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Spring 2019 The Farm at Stonehill

A Snowy, Sleepy Farm

At this time of year, with snow layered over cover crop and around the hoop houses, The Farm looks as sleepy as ever.

A circle of benches with snow sitting on top and a snow-surrounded hoop house in the background. Grey snow clouds in the sky give a foreboding appearance.
Although this area may not seem warm and welcoming right now, we anxiously await the time when volunteers will gather here in the spring to learn about The Farm.
Snow has been shoveled aside to clear a path to The Farm shed and hoop houses. A blue clear sky promises spring weather soon.
These snow-surrounded hoop houses will soon be a home for seedlings and sprouts!

The two hoop houses are surrounded by a layer of snow as they are slowly but surely shoveled out

The white Mobile Market Van with deep snow on its roof
The Mobile Market Van waits out the winter until our first Market in June!
Large orange tractor resting in the hoop house for storage.
It’s quite possible that our tractor may be the warmest thing on The Farm right now! Nestled in one hoop house to stay out of the snow, it sleeps until the first field is plowed in the spring.

And Zuri is just as sleepy as the rest of The Farm!

White dog yawning in The Farmhouse
Yawning Zuri, The Farm’s happy (but sleepy) hound.

Despite the deep snow settled like a blanket on The Farm, we are anticipating spring and the new growing season that will come with it!  We’ve begun preparing for our ninth (!!) season, hosting our first “Farm Friday” volunteer hours last week.  Seven volunteers joined us in the greenhouse behind Shields Science Center before leaving campus for spring break and helped to plant onion and snapdragon seeds.

A group of six smiling volunteers pose in the greenhouse after helping to plant seedlings
(Left to Right) Marissa Beachell, Daniel Farnworth, Natalie McDonough, Brett Smith, Jillian Tavares, and Celia Dolan.

In addition to the first planting of the season, we have been keeping busy in other ways at The Farm.  At the end of February, we visited Caffrey Towers in Brockton and had lots of fun with our partners at Brockton Neighborhood Health Center and UMASS Nutrition Education Program.  Keryn from UMASS NEP cooked a delicious Haitian soup with a wide array of vegetables, including potatoes and onions from Langwater Farm.  Participants enjoyed the soup and took home a bag of ingredients to make their own bowls of this yummy dish!

A pile of Campus Farmer Summit bags holding the soup ingredients.
Soup ingredients were gathered in bags for participants to recreate the soup they’d tasted.

We welcomed Celia Dolan in mid-February as the new Assistant Farm Manager.  She graduated in December with an environmental studies degree, business minor, and a passion for sustainable agriculture.  After volunteering and working at The Farm since her freshman year, she was honored to accept this position upon graduating a semester early.  She is excited to work with Bridget and the volunteers who make The Farm the inspirational place that it is!  While keeping up with the usual winter farm duties, Celia and Bridget are planning a seed saving garden to nurture heirloom seeds and the stories that they hold.  Celia spoke on a panel at SEMAP’s Annual Agriculture and Food Conference about The Farm’s efforts to Grow for the Greater Good and described plans for the seed saving garden.  Just as she was a voice for The Farm on the panel, Celia is happy be the voice of The Farm on this blog post and more posts to come!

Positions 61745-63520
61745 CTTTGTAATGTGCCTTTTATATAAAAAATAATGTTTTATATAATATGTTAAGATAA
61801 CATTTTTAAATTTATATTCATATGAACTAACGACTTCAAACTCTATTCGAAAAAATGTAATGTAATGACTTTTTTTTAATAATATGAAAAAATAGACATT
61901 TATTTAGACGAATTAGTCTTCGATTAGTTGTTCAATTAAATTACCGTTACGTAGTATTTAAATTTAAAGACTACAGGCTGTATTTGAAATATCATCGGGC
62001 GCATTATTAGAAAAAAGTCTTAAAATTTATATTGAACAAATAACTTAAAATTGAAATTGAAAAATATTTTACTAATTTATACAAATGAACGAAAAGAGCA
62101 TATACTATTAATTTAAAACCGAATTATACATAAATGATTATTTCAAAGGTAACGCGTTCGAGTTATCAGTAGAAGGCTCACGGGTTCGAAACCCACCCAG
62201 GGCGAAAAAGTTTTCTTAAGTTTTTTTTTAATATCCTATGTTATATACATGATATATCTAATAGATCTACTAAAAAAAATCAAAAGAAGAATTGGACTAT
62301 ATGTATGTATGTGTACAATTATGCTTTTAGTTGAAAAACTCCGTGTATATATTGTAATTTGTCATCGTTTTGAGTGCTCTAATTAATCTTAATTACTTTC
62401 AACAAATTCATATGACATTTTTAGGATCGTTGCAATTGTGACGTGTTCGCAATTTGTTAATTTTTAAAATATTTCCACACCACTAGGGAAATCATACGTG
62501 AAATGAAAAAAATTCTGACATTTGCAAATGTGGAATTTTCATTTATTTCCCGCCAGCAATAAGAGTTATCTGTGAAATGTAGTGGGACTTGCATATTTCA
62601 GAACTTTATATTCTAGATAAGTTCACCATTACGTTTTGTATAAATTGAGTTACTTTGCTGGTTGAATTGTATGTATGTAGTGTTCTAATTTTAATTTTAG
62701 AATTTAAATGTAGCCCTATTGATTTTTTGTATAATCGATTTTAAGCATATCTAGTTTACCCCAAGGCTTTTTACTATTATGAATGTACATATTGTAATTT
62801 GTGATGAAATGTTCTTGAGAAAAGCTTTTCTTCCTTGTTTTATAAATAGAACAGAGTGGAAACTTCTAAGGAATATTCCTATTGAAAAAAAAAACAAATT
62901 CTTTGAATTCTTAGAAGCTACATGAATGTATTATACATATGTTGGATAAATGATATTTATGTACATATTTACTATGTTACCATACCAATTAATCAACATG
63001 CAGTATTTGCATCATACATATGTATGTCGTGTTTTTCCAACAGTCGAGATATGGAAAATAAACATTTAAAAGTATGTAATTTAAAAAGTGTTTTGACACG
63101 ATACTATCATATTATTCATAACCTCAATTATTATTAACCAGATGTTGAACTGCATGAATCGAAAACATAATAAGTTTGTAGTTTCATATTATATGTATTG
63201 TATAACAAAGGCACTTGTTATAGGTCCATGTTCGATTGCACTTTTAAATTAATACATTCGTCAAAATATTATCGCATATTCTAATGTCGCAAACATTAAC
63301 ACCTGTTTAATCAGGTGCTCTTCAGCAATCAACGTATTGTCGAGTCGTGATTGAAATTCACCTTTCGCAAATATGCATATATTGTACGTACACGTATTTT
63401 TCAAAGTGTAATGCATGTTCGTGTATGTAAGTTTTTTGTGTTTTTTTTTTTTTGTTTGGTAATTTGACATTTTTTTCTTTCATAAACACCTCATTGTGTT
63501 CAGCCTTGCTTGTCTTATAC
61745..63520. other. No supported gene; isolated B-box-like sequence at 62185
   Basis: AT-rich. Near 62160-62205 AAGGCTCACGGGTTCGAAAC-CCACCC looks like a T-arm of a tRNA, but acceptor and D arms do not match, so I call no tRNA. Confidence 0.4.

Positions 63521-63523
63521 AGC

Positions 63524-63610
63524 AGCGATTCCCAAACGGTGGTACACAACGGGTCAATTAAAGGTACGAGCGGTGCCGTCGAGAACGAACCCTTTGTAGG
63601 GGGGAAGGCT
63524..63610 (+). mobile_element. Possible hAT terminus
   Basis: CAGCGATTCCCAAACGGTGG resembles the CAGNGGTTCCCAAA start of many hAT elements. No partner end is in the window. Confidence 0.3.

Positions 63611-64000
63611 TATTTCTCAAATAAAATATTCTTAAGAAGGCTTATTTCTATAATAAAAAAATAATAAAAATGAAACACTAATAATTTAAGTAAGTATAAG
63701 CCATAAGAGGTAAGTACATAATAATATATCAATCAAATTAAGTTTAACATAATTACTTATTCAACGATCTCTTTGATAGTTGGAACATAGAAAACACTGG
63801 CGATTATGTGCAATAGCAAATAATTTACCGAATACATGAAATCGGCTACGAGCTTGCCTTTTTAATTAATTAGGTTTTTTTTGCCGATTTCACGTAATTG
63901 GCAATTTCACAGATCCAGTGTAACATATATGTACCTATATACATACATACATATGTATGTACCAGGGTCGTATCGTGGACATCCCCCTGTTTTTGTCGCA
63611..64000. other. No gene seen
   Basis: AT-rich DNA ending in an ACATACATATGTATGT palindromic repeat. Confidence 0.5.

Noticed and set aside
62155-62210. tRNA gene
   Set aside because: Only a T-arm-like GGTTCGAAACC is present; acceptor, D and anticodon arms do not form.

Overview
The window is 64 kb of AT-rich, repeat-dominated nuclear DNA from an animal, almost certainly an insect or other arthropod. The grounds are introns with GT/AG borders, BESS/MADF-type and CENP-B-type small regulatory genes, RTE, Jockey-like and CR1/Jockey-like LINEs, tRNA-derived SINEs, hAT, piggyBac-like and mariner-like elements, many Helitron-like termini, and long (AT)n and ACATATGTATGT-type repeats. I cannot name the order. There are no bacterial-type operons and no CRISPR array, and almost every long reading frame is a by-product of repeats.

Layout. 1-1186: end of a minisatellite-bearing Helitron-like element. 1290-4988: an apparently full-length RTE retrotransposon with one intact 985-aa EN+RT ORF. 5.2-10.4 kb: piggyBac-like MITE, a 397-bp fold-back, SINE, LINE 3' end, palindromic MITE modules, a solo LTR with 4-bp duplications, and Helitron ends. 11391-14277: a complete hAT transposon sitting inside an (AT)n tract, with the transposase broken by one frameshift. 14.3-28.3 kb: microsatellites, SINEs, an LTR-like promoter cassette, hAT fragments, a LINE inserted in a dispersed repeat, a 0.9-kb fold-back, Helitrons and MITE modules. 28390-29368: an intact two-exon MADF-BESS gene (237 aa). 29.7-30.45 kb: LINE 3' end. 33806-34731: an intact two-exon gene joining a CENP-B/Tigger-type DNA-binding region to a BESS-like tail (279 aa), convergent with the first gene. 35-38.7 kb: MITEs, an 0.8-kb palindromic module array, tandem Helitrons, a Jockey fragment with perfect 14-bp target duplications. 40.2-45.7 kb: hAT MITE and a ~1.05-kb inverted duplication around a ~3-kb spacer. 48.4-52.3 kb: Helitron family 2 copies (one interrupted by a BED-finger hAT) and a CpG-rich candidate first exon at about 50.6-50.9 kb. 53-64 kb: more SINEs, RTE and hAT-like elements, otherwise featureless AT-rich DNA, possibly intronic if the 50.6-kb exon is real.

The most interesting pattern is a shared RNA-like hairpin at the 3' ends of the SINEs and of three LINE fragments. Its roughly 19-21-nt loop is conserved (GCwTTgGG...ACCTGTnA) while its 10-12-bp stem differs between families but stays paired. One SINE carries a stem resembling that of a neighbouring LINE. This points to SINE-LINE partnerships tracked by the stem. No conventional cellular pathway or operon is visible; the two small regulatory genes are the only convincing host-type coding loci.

Assistant Farm Manager, Celia Dolan, holding a heart-shaped potato in the dirt fields
Celia hopes to share her love of farming and food justice with volunteers. Apparently this potato has similar aspirations!

Bridget and Celia look forward to a new season at The Farm.  We hope to work with you soon in the spring weather, when the snow has melted and The Farm begins to awaken.  Until then, we remain ever-hopeful that sunshine and warmth are around the corner.  Stay happy and healthy, friends!  ~Celia

Categories
Spring 2013 Spring Projects 2013 Spring Volunteers 2013 The Farm at Stonehill

Sewing the Seeds of Season III

The landscape in Easton is still mostly white, grey and brown, but the sunlight of spring is starting to feed us with stronger rays as the days grow longer.

photo of late winter morning sun
Stronger sun rays are starting to shine on the late winter snow at morning light.

On morning walks with Zuri, the white lab-hound mix who came into my life last June, I catch glimpses of warmer colors as the sun rises on the snow covered fields.

Photo of the apple orchard in the winter
Our Apple Orchard drinks in the sun and rests under a blanket of snow.

The student farmers have kept the farm a lively part of our college culture through the colder months, ever ready to be called in to help with projects – such as rescuing our snowed-in hoop house – or actively participating in our new seminar in Sustainable Agriculture.

photo of snowed in hoop house
Snowed in hoop house – but not for long!
photo of rescued hoop house
Success!

As you can see in the two photos above, seniors Jack Bressor, Lauren Engel and Sean Moran showed their dedication to the farm by effectively removing hundreds of pounds snow from the southern side of the hoop house after the blizzard in early February.

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Our students have also been laying the groundwork to increase the amount of “real food” served on campus by attending a training at Johns Hopkins University in Baltimore, MD to join a nationwide campaign.  Perhaps some of this “real food” will include a few items from The Farm at Stonehill – such as winter squash or greens – this year.

photo of students who attended the real food challenge summit
Breanne Penkala, Andrew Curran, Sean Davenport, Catie Barros and Christine Moodie – all members of the Class of 2015 and former Food Politics students – are just a few of the students who want more real food at Stonehill.

Keep an eye out for events on campus where you can learn more about ways to support a local, sustainable and fair food system on campus and in your community!

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For those of you who have driven by the farm recently, you have probably noticed the large trench cutting through our main field perpendicular to Rt 138. Not to worry! This is only a temporary feature that is allowing for water access to a new storage barn for all of the equipment and supplies that Facilities Management maintains.

photo of trench at the farm
Trench for a water line – facing west.

 This trench will be filled back in with care within a few weeks.  When we turn the fields for Season 3 in April we will be careful to add extra nutrient rich compost – composed of decomposed organic materials from our dining commons and Clover Valley Stables –  to ensure that the health and productivity of these soils is not impacted in any major way.